True faith, I would say, is a sort of understanding that results from experience in the present and outside of our conditioned belief systems; from carefully paying attention to how life works without presupposed notions or assumptions. When we are here, in the moment, we can let go of our social conditioning and directly experience Life, and from that experience comes an understanding that is not intellectual or even conceptual as to the reality of Life as it is. This understanding I would call “faith”. For example, over time I have developed a deep trust in Life. I know now from my intimate experience that if I will get out of the way, if I will get out of my head and into the moment, then Life will care for me perfectly. This has happened over and over, countless times, and so I now have faith in this process. I’ve learned that there is no need to be in charge of my life; that I don't need any control, and in fact to seek control is to push away the goodness I crave, and to shut it out of my heart and mind. Over time my growing faith has shown me that it is best to let Life take care of things. I just need to do what I’m told, and I am told moment by moment through the circumstances that Life puts in my way. After tremendous resistance for years I have accepted the reality that Life will not always give me what I think I want, and have acquired the faith that this is a good and necessary arrangement. Most often I only want things in order to serve ego, and this is not where my true happiness lies. My job, my faith tells me, simply is to do the work required to live in the moment, where Life's Guidance is. To understand the way that Life works, to have faith in it through simple experience, is a wonderfully relaxing and secure way to live.

 

I do not subscribe to a faith in particular things. I do not have a faith that I will never go hungry, for example, or that my future will be what I want it to be. This sort of “faith” is popular in alternative religions of various kinds. If I have “faith”, the belief is, then I will get what I want. In addition to being delusional, it also misses the main aim of human life, in my view, which is to transcend the self-centered ego and unite in being with Life. Faith for me is a process, not something that has predetermined results on the level of content. What happens happens, and there is no “I” to influence it. Rather than a faith that something will occur or not, the faith I enjoy is the faith, for example, that I will be adequate to any experience, that I will be given what I need when I need it, that everything that occurs is there for me to learn from, and that all happens in the way that is the most compassionate for all, even if I cannot understand how this is so. I don't pretend to know what is best for me on the content level. I have preferences, of course, but that's not the same thing. My faith tells me that what IS is good, even if it's not what I want at the time.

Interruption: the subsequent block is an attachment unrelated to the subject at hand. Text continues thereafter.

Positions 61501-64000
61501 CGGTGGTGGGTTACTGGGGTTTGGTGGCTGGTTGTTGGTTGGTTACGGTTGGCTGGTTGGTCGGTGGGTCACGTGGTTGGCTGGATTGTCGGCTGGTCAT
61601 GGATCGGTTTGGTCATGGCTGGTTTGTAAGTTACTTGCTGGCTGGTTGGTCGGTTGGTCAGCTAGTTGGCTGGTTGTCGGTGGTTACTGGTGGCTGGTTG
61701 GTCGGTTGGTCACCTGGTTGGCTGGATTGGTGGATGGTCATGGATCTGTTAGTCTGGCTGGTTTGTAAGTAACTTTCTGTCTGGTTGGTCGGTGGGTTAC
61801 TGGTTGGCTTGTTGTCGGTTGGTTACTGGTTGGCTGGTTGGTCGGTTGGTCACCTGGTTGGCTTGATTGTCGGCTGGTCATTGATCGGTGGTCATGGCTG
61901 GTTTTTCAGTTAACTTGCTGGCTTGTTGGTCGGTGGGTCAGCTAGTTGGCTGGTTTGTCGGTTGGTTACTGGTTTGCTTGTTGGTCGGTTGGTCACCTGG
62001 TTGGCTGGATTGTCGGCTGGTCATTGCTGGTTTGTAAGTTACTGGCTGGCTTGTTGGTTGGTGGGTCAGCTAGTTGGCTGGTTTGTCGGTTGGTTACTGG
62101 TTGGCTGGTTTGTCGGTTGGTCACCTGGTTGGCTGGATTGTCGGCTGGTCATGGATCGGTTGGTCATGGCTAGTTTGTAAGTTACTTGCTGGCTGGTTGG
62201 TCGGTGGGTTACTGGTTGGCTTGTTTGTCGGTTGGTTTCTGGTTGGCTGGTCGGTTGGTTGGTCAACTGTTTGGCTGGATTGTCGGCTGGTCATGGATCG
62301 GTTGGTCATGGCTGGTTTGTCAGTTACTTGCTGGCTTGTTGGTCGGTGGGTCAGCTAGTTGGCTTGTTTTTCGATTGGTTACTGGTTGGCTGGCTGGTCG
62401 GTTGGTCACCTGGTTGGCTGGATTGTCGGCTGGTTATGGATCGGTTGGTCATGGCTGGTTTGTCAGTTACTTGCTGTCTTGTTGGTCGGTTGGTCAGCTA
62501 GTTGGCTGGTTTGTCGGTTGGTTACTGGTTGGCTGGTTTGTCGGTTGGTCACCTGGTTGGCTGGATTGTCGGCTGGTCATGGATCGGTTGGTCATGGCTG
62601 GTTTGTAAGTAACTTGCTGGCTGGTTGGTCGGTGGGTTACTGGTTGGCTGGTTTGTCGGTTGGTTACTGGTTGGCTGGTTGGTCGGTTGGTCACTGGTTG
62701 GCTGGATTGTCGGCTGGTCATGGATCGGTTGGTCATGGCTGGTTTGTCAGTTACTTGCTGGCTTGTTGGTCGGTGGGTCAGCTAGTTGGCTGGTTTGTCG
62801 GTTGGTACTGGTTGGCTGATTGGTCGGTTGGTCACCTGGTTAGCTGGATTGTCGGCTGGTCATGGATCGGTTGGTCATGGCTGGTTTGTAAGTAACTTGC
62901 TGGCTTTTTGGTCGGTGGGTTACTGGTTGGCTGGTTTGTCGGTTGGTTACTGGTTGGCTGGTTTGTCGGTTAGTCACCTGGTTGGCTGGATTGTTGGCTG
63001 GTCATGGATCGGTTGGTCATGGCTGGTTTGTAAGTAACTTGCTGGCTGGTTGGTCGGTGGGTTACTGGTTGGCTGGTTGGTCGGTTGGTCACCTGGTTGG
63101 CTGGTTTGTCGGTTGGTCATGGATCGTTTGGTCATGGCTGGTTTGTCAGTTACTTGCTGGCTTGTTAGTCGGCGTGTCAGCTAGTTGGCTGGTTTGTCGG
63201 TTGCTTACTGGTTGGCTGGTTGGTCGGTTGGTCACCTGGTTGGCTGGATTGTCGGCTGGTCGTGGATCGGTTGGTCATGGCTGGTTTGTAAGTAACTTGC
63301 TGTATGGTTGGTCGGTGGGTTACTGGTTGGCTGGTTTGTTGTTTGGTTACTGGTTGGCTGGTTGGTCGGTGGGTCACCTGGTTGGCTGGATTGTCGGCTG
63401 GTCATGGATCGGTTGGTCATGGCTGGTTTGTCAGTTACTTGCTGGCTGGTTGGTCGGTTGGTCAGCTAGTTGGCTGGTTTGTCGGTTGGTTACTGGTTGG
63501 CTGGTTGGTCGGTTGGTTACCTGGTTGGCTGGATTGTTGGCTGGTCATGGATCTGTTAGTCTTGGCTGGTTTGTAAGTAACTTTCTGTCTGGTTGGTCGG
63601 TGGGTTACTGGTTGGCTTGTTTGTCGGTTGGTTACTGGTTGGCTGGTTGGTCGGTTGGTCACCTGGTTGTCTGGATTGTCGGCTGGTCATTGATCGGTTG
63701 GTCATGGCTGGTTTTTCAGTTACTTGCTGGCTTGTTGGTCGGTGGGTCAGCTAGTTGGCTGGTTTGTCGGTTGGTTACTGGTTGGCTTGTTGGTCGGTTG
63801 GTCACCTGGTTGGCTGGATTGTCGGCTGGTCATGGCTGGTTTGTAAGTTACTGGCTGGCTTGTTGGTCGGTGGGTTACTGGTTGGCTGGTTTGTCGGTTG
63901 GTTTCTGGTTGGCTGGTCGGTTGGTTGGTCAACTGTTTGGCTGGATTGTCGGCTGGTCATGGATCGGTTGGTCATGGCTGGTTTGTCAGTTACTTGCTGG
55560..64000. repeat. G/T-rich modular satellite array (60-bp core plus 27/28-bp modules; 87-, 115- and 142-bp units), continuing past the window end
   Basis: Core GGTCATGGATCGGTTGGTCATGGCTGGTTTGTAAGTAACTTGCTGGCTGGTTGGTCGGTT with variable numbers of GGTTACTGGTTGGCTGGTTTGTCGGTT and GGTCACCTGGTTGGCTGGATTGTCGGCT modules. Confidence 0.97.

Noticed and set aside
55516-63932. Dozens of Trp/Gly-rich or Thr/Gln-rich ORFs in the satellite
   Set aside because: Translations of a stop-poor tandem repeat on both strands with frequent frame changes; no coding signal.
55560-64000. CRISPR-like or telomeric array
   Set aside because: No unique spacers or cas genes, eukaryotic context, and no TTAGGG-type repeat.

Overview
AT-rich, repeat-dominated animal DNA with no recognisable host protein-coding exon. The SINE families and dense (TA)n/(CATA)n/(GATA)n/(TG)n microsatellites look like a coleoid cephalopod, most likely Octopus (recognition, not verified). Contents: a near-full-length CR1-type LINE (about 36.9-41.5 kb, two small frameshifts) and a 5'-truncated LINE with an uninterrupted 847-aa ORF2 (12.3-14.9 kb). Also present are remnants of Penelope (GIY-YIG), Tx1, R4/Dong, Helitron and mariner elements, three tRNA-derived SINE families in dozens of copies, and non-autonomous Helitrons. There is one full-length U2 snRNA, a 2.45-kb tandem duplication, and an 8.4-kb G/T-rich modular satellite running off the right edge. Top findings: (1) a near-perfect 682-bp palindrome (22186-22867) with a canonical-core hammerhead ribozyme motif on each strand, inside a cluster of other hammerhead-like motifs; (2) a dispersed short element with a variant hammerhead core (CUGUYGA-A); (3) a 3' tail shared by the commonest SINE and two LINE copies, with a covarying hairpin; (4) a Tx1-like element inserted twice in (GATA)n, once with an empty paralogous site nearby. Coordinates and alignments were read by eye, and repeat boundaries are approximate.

To live with true faith is to be at peace. It is to let go of everything and give it over to Life, and in this to have nothing to stress over or worry about. It is, blessedly, to have little reason to think. This level of faith, of course, is a tremendous achievement and requires great sacrifice. We must relinquish all that is not that faith if we will have it, but if we do, in my experience, we will receive everything we truly desire. My ambition in this life is to embody such faith. I am not there now, but I am on my way, and for this I feel most grateful. Such faith, as my teacher used to say, is “worth giving a life for”.